The story of Joseph is one of my favorites, and I’m clearly not the only one who things so. It’s a tale that’s been told and retold, including in the popular musical, “Joseph and the Amazing Technicolor Dreamcoat.” What interests me is how the entire story hinges on one seemingly insignificant event.
The story begins in Genesis 37, with Joseph having dreams that are pretty simple to interpret. They indicate that someday he will receive honor and respect from his entire family. This provokes his brothers to hate him more than they already do for the favoritism their father bestows on him (including that famous coat). Planning first to murder him, they then opt instead to sell him into slavery.
He’s taken by traders to Egypt, where he rises to be head of the household staff for a rich man. When he refuses the amorous advances of his master’s wife, she accuses him of rape and he’s thrown in jail.
In jail he eventually becomes second to the jailer. When he successfully interprets the dreams of two fellow inmates, the one who promised to help him out subsequently forgets. Later that man, cupbearer to Pharaoh, remembers when the king needs a couple of dreams interpreted. Joseph is brought out, interprets the dreams and then becomes a sort of prime minister for all of Egypt.
It’s tale with a happy ending…sort of. Because Joseph comes out on top in Egypt, he’s able to save his entire family and the nation of Egypt from famine. At the same time, we know this sets the scene for the enslavement of the nation. In any case, in the long run this was all part of God’s plan. Joseph had come to understand this truth and it was for this reason that he was not angry with his brothers when finally he had them where vengeance was possible.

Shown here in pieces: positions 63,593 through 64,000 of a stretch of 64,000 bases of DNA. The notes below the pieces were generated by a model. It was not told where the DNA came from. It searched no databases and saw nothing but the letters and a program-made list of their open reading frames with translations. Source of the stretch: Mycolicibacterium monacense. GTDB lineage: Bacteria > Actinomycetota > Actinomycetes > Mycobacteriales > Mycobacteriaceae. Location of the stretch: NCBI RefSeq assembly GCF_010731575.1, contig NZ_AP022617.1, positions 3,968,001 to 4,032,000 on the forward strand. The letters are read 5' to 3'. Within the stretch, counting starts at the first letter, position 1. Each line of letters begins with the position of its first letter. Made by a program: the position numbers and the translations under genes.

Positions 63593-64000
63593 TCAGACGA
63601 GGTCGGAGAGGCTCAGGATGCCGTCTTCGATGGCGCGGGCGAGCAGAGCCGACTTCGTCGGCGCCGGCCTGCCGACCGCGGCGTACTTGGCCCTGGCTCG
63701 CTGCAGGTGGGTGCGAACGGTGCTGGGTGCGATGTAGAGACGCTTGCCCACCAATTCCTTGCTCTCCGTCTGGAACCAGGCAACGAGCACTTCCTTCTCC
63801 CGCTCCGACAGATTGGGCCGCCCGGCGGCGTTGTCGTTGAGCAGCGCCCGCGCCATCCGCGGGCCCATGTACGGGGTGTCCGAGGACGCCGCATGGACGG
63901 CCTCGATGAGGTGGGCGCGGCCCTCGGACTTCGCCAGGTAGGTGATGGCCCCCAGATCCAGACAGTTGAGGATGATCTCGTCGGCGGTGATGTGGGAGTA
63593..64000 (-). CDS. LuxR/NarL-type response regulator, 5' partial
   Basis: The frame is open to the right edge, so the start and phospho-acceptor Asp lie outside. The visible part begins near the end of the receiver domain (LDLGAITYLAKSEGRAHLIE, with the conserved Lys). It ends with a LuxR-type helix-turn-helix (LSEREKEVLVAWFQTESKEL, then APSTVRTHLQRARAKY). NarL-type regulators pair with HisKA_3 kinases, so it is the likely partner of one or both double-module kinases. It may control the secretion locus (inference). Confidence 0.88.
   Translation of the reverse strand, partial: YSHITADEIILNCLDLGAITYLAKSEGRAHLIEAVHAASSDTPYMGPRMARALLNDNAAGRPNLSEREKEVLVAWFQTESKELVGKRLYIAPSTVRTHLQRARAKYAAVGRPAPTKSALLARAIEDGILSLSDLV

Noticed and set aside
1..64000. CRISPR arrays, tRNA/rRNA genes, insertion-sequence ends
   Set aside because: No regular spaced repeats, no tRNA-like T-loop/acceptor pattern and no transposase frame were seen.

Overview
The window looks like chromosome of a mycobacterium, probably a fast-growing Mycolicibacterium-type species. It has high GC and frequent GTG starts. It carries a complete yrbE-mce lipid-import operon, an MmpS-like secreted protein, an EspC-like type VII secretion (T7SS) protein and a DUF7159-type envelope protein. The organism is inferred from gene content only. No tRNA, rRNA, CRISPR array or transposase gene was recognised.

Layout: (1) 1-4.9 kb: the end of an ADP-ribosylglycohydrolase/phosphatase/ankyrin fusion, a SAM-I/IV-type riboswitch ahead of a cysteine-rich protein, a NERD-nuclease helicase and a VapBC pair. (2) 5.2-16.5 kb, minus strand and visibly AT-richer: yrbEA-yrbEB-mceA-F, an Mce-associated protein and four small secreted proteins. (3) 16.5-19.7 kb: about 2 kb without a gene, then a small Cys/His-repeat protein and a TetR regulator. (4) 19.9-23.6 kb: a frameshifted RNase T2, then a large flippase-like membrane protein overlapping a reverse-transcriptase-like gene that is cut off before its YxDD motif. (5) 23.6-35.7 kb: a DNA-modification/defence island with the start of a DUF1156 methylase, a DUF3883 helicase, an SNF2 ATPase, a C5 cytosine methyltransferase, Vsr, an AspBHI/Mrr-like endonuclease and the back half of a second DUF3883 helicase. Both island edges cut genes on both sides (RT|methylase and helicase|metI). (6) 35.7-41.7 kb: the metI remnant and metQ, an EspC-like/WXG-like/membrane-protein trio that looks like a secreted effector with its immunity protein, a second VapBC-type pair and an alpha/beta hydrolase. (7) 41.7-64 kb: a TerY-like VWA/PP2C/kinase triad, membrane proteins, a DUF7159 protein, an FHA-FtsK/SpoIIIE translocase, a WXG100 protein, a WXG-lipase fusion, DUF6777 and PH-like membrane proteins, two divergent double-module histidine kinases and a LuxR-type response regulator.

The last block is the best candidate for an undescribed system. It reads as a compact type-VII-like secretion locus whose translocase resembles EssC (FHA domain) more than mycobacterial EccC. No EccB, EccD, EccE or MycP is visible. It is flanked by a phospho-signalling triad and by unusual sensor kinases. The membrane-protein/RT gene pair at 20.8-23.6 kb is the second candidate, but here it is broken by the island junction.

“Then Joseph said to his brothers, ‘Come close to me.’ When they had done so, he said, ‘I am your brother Joseph, the one you sold into Egypt! And now, do not be distressed and do not be angry with yourselves for selling me here, because it was to save lives that God sent me ahead of you. For two years now there has been famine in the land, and for the next five years there will be no plowing and reaping. But God sent me ahead of you to preserve for you a remnant on earth and to save your lives by a great deliverance. So then, it was not you who sent me here, but God. He made me father to Pharaoh, lord of his entire household and ruler of all Egypt.’” (Genesis 45:4-8 NIV)
From thinking he would die, to being sold into slavery and later falsely accused of attempted rape and thrown in jail to rot, it had been a hard road. Certainly in none of those terrible lows did he understand what God was doing, or what the visions of his youth had been about. His faith must have taken a beating, but despite his circumstances he remained faithful to the God of Abraham, Isaac and Jacob.
In the slave caravan heading towards Egypt and as he fell asleep at night in prison, he must have thought back to one insignificant moment when everything could have been different. I know that’s what I’ve done in some of my hardest times, and even at some of my greatest peaks in life. How could so much suffering or success have such meaningless origins?